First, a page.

Archive for the ‘LLM in Competition and IP Law (University of Liege)’ Category
Monsieur le Prof Petit is a quick guy in many respects. The most recent illustration of this characteristic of his is that, within a few days of the unofficial announcent that the Intel Judgment will be out on 12 June, he’s managed to arrange a seminar about it. It will take place on 16 June, and the program is available here: Conference Intel v Commission – Programme and Registration Among the speakers are two economist who were working at the Commission when the decicion was adopted (Damien Neven and Frank Maier Rigaud), as well as Robert O’Donoghue, Jean François Bellis and Damien Geradin.
A few days later, on the 5th of June, the Brussels School of Competition (“BSC”) and The Liège Competition & Innovation Institute (“LCII”) will be holding a half-day conference on “Commitments in EU Competition Policy” in Brussels. More info is available here.
Finally, Nicolas’ assistant at University has also asked me to advertise one more conference,this one about The repair of competition harms in France and in Europe: State of art and future changes. It’ll be held on Tuesday May 13th in Paris.
It’s been two months since Nicolas temporarily left this blog for a half a year stint at DG Comp’s Private Enforcement Unit.
In the course of this short period he’s managed to single handedly unblock negotiations on the Commission’s proposal for a Directive on Antitrust Damages, and he’s adapted very well to the fonctionnaire lifestyle (meaning that he’s now taking some days of holidays) ;) (jokes aside, congrats to Eddy de Smijter and to the rest of the people involved in the negotiations about the Directive).
As he anticipated in his farewell post, Nico is maintaining all academic activities. Within that context, he’ll soon be participating at a conference on one of is favorite topics organized by his University. So, on 24 April the Liège Competition and Innovation Institute will be hosting a conferece in Brussels on Conflicts of Interest, Ethical Rules and Impartiality in EU Competition Policy .
Although Nicolas knows that I don’t share the same passion for the topic (or maybe precisely because he does?), he’s asked me to advertise the conference here. So voilà. It will feature representatives from the General Court, the European Commission, the OECD, the Belgian Competition Authority, as well as lawyers in private practice, The New York Times’ Brussels correspondent and ULG Professors and Researches, including Nico himself. Even Emilly O’Reilly (the current Ombudsman, whom you may remember from this) is on the tentative list of speakers.
Why do I say I don’t share the passion for the issue? Because whereas some improvements could possibly be made in the rules -mainly regarding their transparency-, I think we should be careful in not overshooting the mark. Otherwise we’d risk creating the impression that there’s a major endemic problem where I’m not at all sure there’s one (I, for one, I’m much more concerned about the Commission’s recruitment processes and about internal rules that oblige experienced people to rotate jobs too often or too soon). Anyone working in Brussels for some time will have worked with, against and before friends or professional acquaintances (sometimes the line is drawn too thinly). In my experience who you have on the other side doesn’t matter (at least for good: I do know of situations where lawyers’ friends deciding on cases have been unnecessarily harsh on them just to make a point and dispel any concerns, and that’s as unfair as the contrary) and there are enough checks and balances to avoid problems. The only positive consequence of working before people who know you is that they will perhaps trust you, provided that you have never proved not worthy of that trust (and competition law practice is also a game of repeated interactions), but I don’t see what’d be wrong about that.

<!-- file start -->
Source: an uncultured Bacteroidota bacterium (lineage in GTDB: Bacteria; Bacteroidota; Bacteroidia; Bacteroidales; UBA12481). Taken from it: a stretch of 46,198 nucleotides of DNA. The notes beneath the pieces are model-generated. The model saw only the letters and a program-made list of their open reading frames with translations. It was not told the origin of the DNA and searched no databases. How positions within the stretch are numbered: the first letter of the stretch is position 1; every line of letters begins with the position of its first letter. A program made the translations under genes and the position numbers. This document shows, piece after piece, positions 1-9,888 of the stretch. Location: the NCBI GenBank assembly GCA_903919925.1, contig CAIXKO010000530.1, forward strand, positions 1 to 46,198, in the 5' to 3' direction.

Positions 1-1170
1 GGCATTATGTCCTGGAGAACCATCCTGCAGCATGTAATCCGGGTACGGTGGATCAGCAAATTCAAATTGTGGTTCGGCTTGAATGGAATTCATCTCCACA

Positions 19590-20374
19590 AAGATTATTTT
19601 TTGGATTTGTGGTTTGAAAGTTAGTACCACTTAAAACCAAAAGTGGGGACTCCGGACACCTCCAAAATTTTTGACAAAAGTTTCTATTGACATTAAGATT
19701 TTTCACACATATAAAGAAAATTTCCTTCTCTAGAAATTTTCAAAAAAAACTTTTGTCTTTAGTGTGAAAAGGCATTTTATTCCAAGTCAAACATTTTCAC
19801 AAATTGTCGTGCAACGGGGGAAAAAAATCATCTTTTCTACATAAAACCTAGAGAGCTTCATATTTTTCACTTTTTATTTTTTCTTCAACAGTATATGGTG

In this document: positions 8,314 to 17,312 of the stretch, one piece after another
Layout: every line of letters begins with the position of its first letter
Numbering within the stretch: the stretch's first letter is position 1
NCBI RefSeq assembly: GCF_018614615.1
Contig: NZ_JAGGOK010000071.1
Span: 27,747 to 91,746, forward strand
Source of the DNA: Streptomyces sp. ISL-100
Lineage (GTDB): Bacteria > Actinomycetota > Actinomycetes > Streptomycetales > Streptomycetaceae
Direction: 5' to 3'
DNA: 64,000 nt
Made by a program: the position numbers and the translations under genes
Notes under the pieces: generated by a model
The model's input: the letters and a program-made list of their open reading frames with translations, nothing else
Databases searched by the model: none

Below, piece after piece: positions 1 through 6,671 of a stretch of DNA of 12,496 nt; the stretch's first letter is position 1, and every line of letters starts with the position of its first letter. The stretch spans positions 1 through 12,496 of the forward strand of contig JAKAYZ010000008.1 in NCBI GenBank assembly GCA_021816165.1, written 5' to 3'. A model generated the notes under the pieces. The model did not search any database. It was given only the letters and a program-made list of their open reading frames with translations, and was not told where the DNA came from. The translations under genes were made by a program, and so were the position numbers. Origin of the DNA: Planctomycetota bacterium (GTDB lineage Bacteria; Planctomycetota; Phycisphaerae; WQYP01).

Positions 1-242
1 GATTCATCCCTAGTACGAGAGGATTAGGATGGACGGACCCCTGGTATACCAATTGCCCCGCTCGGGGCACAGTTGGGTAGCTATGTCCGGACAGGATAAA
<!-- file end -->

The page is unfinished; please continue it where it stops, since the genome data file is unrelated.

As I told Nico back when he wrote his controversial piece on this subject, what’s different in our field is that our “relevant market” is very narrow; we’re not so many lawyers/economists repeatingly interacting among us and with the same academics, officials and judges. The only solution to the perceived problem, as framed, would be to have virginal public officials and lawyers who have not moved around jobs, who know no one, who haven’t studied at the same places, who haven’t worked with different people and who haven’t established a personal rapport with those in their field. In my view, at least, in that case the cure (assuming it were feasible, quod non) would be worse than the disease.
That said, considering the speaker line-up I’ve no doubt the conference will be most interesting.
My Xmas gift here: Poster – LLM in Competition and IP Law, the new poster of the University of Liege LL.M in Competition and IP law.
This programme keeps improving.
We have this year a very enthusiatic group of studs’ from all over Europe and beyond.
And for the upcoming year, we plan to (i) open a new academic position (senior lecturer) on a set of IP courses; and (ii) pursue the official lauching of the Liège Competition and Innovation Institute (LCII)
To the best of my knowledge, the Concours Lamy de la Concurrence (in French) is the sole moot court competition specifically devoted to antitrust law in the EU.
Last year, a team of Liege LL.M students won the first edition.
This year, our team reached only the semi-finals. I would nonetheless like to congratulate E. Baretta, D. Auer, J. Dahmoun and their coach E. Provost for placing their crew before 10 other teams (out of 14). Congrats’ also and best of lucks to the finalists who seem to be very strong competition lawyers.
As you may understand, the primary purpose of this post is to make some advertisement for the final oral pleadings of the Concours, which will take place at the Paris Court of Appeals on 8 June (at 5.00 pm). For more information, please write to email@example.com.